Solving SIDS

SIDS is sudden infant death syndrome. For once, I’d call this an over generalization. There are a couple different types of deaths that we call SIDS, and I think that has stopped us from solving the underlying issue. For instance, babies can suffocate, but that’s not SIDS, at least by my definition. We need all cases to be the same to make any progress.

The nature of the name gives us a reason to pile infant deaths together. And I know that I’ve done that in the past with mental illness. In this case, we need to zoom in a little bit to get answers. We’ve confused our own data set here.

Smoking but not breastfeeding, seems to be the major underlying cause. Between all races, classes, and genders. But it does not apply to all cases, because we’ve created such a strange category in infant death.

SIDS is really just an umbrella term we use to describe unexpected and unforeseen infant deaths. There are a couple of main underlying problems, or causes of SIDS. I’m going to divide them into three groups:

  1. Asphyxiation. This group really stands alone. The safe sleep campaign, and back sleeping campaign have helped reduce this cause tremendously. In my opinion, these deaths are not SIDS. But what is SIDS anyways? By our current definition of SIDS, these just don’t apply. I’m glad that we used our own misinformation to save babies, but what I’m trying to do is save more.
  2. Smoking. There is a huge correlation between smoking and SIDS. I have about ten sources for you here.
  3. Breastfeeding. Apparently breastfeeding significantly reduces your chance of SIDS. But knowing what we know now, how in the world is that possible?

So from here, we know that SIDS is a correlation between smoking and breastfeeding. Namely, women who smoke, or expose their kids to smoke, and do not breastfeed are the ones at risk.

Take a look at these SIDS numbers: The rate per 1000 births varies in different ethnic groups in the United States:

  • Central Americans and South Americans: 0.20
  • Asian/Pacific Islanders: 0.28
  • Mexicans: 0.24
  • Puerto Ricans: 0.53
  • Whites: 0.51
  • African Americans: 1.08
  • American Indian: 1.24

That’s interesting, but so what? You look at these numbers, they are very closely tied to the female smoking numbers of the same groups.

Essentially, the smoking numbers completely explain the disparity, except for the big difference between white and black groups. They smoke about the same rates, but black people are twice as likely to die from SIDS.

So let’s keep looking. 

What other “factors” do we have that strongly correlate with SIDS? Breastfeeding. Do black women breastfeed at significantly different rates than white women? Yes.  White women are more likely to breastfeed, and are much more likely to be breastfeeding at six months.

In the most recent US National Immunization Survey, only 66.4% of black mothers initiated breastfeeding in 2012, compared with 83% of white mothers and 82.4% of Hispanic mothers. 2 Racial/ethnic gaps in breastfeeding remained significant at 6 months, with only 35.3% of black mothers still breastfeeding, compared with 55.8% of white mothers and 51.4% of Hispanic mothers. Black women consistently remain at the bottom on all breastfeeding indices, although the gap between black mothers and other ethnic groups has narrowed by a few percentage points since 2000, suggesting breastfeeding promotion efforts have helped.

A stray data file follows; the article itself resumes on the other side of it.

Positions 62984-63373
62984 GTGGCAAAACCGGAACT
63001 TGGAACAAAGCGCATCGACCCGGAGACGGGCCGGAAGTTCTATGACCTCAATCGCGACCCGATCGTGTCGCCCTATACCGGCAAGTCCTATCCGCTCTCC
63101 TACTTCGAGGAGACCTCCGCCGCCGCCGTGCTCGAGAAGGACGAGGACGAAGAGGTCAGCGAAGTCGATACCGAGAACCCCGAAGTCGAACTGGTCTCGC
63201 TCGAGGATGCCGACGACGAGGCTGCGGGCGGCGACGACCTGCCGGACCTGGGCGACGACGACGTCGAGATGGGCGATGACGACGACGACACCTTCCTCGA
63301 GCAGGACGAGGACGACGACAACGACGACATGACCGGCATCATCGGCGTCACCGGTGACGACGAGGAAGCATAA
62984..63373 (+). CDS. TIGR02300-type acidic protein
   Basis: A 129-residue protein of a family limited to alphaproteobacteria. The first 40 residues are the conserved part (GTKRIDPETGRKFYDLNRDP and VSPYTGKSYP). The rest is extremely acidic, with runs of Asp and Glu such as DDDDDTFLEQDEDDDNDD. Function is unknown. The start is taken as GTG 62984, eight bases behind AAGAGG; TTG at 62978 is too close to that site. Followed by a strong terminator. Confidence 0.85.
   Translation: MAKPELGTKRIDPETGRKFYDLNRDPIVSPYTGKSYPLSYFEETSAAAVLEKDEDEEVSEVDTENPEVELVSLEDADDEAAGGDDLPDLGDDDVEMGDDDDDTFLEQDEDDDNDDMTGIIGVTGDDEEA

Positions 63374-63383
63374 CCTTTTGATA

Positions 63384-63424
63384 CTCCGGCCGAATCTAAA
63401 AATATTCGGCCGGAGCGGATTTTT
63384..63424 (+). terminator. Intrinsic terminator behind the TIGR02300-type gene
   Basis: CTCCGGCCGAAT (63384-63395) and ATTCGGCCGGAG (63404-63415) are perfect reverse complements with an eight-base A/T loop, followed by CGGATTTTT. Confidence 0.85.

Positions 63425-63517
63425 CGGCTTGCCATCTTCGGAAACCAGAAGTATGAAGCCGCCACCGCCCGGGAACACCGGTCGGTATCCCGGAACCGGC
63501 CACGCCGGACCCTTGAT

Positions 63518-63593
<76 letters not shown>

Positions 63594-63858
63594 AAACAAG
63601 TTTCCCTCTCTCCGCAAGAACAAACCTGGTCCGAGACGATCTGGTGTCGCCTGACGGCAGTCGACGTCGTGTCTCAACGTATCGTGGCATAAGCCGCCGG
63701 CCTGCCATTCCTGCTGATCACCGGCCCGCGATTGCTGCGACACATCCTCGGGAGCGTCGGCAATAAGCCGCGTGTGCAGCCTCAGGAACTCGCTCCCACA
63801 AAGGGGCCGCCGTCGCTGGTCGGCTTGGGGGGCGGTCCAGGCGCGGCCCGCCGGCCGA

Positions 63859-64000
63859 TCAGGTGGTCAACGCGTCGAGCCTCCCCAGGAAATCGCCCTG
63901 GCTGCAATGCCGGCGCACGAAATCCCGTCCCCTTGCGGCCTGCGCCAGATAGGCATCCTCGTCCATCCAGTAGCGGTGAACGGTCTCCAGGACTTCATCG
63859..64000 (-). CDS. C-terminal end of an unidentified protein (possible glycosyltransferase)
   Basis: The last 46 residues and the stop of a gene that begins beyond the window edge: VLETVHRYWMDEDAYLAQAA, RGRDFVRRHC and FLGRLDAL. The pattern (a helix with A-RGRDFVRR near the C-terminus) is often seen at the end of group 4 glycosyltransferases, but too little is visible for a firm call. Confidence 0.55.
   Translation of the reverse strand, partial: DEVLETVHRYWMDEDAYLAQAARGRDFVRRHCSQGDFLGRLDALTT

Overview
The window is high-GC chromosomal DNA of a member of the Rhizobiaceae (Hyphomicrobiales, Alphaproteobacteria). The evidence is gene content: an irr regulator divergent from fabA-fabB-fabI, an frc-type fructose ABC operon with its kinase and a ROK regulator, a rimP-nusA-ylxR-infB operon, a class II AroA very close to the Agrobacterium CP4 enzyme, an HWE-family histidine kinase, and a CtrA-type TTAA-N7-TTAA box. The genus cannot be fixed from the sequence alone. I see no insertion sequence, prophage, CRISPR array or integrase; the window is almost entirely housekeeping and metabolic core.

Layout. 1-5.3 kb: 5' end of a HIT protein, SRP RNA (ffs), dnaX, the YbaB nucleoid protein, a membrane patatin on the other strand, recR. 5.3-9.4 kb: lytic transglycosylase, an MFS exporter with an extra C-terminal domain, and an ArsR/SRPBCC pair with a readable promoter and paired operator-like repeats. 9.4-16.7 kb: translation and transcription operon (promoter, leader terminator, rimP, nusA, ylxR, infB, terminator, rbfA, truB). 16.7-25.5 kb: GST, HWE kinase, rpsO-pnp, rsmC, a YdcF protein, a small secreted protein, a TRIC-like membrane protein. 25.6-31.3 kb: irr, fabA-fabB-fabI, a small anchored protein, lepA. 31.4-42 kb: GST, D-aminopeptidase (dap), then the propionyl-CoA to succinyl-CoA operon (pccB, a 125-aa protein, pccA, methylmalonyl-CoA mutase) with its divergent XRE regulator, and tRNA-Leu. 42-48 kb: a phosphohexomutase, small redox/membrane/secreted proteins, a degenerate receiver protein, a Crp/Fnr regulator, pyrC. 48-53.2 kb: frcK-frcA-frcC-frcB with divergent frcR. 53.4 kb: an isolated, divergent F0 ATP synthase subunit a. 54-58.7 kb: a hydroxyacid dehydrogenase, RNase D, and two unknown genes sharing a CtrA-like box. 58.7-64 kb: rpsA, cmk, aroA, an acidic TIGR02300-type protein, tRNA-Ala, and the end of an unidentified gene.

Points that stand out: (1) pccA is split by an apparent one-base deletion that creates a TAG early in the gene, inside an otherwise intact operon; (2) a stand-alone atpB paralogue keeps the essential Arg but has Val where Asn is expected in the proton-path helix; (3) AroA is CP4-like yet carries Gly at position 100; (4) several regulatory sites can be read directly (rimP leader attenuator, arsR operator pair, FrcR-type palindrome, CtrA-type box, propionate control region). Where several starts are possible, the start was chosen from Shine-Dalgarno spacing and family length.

So there you have it: SIDS [less asphyxiation] is essentially caused by smoking or having your child around smoke, and not breastfeeding. 

So if we don’t know this, how is the SIDS rate been on the decline for years? Because we identified the main factors associated with it. Our safe sleep campaigns reduced the asphyxiation deaths. No one will argue that. But the other side of SIDS is decreasing too. Here’s why: smoking is on the decline. Overall, fewer people are smoking, and those that are smoking are smoking less. And, more people are breastfeeding. And they’re breastfeeding longer.

Theory: Mothers who breastfeed while smoking actually add some sort of immunization to their milk to help their babies in the less than ideal environment. Continuing, smoking causes SIDS, but more specifically smoking and not breastfeeding. 

There’s one more loose end here. Baby boys get SIDS significantly more often than girls. If the deaths are caused by smoking and not breastfeeding, how could one sex be affected more than the other? Here’s why:

  • Boys mature slower physically, socially and linguistically.
  • Stress-regulating brain circuitries mature more slowly in boys prenatally, perinatally and postnatally.
  • Boys are affected more negatively by early environmental stress, inside and outside the womb, than are girls. Girls have more built-in mechanisms that foster resiliency against stress.

So if SIDS is solved, what can I do to eliminate the risk to my baby.

  1. Safe Sleeping. I know we eliminated this from the list of SIDS causes, but it is still something we need to practice. It has saved baby’s lives.
  2. Stop smoking. Do not smoke or have your young children around smoke. No tobacco, no marijuana.
  3. Breastfeed. Smoking or not smoking, you need to breastfeed. Even if it’s supplementary. And most importantly, if you smoke, you must breastfeed. If someone in your family or that is around your child frequently smokes, you must breastfeed. The baby simply isn’t equipped to deal with the strain that the smoke puts on her body. Especially without your help.


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